Much ado about nothing.
Let the wind find an occasion, any will do.
It’s bitter: we draw close to escape the freezing bite.
But then, the magic. Each time the lights are flung upwards, we revert to child’s stares, gasps of pleasure, chorus of ‘Aaaahs’. The last two minutes impossible to fathom in gathering of smoke-clouds.
I’ve never been without them.
At first they were empty ritual, a sweetener to parades. Post-prandial cognac to stadium choreography to mark the soporific afternoon of a people so inured to bread and circuses they could gasp no longer.
So I suppose resistance would best describe me – indifference… until…
A chill descends on the city one night in December.
Machine gun rhythms in streets howling with wind, with sirens, with rage.
Walls came tumbling down, words recaptured meaning, crying for happiness seemed normal and fear disappeared for a while. Crowds gathering, kissing strangers.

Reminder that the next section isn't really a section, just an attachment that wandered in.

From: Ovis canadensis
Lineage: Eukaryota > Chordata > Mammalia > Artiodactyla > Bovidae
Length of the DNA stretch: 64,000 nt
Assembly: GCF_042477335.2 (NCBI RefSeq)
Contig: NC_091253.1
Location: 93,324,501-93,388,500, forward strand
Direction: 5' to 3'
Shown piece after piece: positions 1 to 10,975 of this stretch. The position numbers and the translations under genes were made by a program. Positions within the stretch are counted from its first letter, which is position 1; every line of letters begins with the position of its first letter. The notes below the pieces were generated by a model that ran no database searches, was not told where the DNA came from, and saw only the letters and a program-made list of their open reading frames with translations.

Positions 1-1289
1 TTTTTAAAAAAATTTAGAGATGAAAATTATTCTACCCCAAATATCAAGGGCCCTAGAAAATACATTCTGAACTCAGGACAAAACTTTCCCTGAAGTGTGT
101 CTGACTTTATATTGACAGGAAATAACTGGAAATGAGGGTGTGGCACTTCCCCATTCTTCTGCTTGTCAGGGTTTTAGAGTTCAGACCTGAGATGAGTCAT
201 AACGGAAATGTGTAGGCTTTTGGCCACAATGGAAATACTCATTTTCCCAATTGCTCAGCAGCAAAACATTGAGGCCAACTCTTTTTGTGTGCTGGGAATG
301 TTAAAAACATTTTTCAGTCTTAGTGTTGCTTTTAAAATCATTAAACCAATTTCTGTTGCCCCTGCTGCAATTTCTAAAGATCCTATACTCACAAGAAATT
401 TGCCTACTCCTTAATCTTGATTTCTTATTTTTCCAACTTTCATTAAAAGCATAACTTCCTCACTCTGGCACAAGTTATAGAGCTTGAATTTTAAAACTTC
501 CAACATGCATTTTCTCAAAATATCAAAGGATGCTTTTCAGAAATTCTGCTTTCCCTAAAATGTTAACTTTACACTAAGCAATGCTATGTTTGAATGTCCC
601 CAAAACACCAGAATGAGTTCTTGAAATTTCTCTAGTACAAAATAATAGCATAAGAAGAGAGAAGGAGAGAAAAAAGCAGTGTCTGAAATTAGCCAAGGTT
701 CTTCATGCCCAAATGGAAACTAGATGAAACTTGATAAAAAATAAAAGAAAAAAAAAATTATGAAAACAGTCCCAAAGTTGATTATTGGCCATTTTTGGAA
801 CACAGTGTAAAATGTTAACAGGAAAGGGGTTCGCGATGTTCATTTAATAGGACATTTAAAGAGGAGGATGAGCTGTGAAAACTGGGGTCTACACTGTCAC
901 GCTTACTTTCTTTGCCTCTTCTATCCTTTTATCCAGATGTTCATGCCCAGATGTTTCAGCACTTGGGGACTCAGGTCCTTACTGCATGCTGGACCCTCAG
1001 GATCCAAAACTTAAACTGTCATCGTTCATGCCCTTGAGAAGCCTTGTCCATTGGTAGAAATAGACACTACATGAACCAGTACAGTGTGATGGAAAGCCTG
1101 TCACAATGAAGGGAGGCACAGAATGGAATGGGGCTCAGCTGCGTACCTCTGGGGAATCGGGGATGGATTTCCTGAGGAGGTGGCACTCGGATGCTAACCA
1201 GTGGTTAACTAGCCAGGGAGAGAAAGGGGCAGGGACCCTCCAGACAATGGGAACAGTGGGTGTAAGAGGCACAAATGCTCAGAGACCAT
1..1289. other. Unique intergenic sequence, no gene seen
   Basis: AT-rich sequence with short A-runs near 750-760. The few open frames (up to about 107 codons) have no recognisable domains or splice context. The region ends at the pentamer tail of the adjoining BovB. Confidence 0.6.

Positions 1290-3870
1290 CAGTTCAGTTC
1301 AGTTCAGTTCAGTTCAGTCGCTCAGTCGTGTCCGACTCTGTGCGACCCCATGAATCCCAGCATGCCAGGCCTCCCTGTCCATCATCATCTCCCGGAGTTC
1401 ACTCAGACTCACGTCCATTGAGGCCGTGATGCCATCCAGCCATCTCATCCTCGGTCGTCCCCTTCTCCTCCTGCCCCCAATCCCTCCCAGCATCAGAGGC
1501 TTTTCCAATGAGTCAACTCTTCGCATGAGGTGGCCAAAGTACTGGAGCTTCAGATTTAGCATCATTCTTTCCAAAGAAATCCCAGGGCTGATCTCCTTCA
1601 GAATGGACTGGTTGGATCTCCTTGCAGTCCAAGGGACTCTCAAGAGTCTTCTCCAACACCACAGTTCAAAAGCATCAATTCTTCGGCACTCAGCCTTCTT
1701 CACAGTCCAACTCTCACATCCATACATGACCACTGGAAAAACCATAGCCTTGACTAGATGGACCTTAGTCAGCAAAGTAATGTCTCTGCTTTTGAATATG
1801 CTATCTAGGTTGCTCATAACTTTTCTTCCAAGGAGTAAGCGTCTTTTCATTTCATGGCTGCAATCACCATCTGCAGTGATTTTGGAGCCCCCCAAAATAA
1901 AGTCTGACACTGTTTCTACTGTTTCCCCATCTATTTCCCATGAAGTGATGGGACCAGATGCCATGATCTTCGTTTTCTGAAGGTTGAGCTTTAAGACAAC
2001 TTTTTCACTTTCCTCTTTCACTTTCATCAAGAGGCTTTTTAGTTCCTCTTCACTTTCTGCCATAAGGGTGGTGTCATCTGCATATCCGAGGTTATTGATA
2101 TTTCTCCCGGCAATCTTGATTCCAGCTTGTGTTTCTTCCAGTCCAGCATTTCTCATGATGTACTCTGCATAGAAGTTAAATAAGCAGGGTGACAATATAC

Then more popping sounds. Not fireworks these: snipers. Each sound could bring you to your knees.
I shiver in my nest of contentment.
So now I put those darker fireworks most firmly in a box. And go out with my children to mimic their awe.
I’m posting this as a response to the prompt over at dVerse Poets, where Kathleen Everett has us writing wind-inspired stories. In my memory, fireworks are not summery displays of gaiety, but hanging around waiting for something to happen, wind-chill factor rising and rising.